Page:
As we can see above, Europe is the largest market, followed by the U.S. Unfortunately profit contribution and margins per region is not available, but from my readings Europe together with Hong Kong (included in Greater China) are the two regions which contributes most to the bottom line.
Revenue and Net Income
Top-line has increased significantly (mainly from acquisition) but so far small effect on bottom line. One reason is that a loss making US operations was added into 2017 figures. Maybe it will be famous last words, but my investment thesis here is that we are experiencing the worst right now. On the flip side there is a lot of potential for margin improvements, if management delivers in terms of synergies and operations of scale in general and for the U.S in particular. Another factor for margin improvements, will be few years down the line, when the move to the new factories in Dongguan are completed.
Given the declining share price and flat Net Income, the P/E has just kept contracting, reaching as I see it, attractive levels.
Given the large number of acquisitions this becomes an important component to poke a bit deeper into. The below tables summarizes the acquisitions over the past 5 years.
Smaller acquisitions (dental labs)
In total since 2013 MDG has done acquisitions to the tune of 1.2bn HKD, the current market cap of MDG is 1.29bn HKD, adding on net debt of about 450m HKD, the Enterprise Value of MDG is 1.75bn HKD. For MDG to currently be fairly valued they must have grossly overpaid for the companies the bought. Or the market has miss-priced the company and its significantly undervalued.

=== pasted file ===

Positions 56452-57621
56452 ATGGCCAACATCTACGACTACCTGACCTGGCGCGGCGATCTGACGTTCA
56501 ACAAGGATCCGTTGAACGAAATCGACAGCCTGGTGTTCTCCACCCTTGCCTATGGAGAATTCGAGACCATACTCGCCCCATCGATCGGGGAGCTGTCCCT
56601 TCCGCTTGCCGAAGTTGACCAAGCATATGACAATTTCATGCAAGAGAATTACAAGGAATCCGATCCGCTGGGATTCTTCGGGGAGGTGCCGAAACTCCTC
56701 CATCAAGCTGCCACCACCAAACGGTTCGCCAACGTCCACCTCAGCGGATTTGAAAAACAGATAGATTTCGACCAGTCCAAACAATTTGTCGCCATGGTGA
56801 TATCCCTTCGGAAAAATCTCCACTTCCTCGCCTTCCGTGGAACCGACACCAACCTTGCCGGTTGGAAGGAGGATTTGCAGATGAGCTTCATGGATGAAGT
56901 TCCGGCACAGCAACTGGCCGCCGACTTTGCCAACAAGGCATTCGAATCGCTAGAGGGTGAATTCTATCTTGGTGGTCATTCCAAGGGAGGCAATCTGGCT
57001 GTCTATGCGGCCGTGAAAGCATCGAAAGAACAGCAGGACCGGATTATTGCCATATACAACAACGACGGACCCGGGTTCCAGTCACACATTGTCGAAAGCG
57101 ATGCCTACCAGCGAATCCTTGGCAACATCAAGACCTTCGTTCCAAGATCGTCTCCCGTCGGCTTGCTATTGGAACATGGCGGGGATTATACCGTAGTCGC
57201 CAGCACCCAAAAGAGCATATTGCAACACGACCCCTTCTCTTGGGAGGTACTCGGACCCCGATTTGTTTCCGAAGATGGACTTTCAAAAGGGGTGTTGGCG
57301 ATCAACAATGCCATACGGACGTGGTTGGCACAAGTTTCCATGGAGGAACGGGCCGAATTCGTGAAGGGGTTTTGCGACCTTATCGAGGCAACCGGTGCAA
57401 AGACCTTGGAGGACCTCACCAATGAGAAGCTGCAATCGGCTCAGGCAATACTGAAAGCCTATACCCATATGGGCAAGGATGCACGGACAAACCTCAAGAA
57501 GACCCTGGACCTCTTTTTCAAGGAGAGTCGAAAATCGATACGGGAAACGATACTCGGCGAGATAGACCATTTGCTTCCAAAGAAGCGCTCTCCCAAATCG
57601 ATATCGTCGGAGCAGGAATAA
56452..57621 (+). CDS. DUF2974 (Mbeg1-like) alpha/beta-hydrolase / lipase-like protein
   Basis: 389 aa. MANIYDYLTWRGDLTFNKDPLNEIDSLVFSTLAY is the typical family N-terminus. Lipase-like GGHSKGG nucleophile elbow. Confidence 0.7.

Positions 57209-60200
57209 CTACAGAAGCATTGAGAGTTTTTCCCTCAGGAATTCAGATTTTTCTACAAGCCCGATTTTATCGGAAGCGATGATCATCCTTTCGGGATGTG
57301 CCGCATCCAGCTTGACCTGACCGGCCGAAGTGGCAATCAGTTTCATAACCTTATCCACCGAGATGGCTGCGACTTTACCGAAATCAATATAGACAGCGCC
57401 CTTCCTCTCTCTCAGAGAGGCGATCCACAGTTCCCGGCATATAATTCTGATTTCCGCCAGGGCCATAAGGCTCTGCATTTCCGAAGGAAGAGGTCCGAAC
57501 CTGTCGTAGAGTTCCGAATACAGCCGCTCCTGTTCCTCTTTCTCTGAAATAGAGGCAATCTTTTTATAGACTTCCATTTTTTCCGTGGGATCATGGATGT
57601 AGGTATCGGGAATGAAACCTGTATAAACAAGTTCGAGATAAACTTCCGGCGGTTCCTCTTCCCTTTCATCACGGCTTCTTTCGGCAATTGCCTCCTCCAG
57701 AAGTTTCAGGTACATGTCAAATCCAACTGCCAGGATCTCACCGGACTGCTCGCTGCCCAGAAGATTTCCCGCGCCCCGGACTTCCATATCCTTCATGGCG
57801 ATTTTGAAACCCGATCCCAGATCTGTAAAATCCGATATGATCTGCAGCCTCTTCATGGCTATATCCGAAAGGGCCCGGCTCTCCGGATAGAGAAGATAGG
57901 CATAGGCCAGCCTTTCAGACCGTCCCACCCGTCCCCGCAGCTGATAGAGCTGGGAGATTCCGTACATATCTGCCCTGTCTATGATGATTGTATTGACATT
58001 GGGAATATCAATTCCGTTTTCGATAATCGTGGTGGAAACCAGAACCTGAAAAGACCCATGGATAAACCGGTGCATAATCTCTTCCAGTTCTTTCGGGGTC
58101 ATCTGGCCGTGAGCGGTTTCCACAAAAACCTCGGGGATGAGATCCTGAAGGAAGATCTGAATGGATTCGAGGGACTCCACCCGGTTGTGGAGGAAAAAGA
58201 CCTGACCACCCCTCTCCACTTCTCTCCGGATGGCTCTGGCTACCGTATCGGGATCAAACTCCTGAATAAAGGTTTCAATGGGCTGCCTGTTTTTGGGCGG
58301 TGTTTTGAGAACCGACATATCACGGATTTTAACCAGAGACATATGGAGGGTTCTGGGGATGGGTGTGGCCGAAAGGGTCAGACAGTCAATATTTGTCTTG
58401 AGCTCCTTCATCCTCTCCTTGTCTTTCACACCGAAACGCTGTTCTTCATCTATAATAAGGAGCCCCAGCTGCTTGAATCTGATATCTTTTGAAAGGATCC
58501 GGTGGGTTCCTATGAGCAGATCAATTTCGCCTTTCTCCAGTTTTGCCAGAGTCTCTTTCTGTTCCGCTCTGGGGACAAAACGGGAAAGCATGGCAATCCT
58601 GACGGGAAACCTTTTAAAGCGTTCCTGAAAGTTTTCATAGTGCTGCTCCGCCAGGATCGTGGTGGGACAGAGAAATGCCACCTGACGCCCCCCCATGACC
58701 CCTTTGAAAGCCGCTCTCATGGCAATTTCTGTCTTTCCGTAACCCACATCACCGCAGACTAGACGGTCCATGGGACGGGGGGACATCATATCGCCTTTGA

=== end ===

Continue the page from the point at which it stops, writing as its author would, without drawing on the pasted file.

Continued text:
Has MDG in general overpaid?
The short answer is, probably yes. The slightly longer answer is, the earlier acquisitions seems to be OK-ish. Its hard to judge exactly how improvements and synergies are moving along per region and contributing to the bottom line. The jury is still out on the execution of their strategy of lab purchase RTFP (MicroDental) being the main one. Just looking at the purchase prices of the larger acquisitions, the market price seems to be around 1x Revenue of the companies, which without any deeper insight, sounds fairly cheap. The problem child in my view is RTFP, which is bleeding pretty badly.
One case where the company was somewhat unlucky was the SCDL acquisition in Australia/New Zealand. Australia’s government changed the contributions to dental healthcare, which has reduced the business significantly overall in Australia. The market is slowly recovering from this.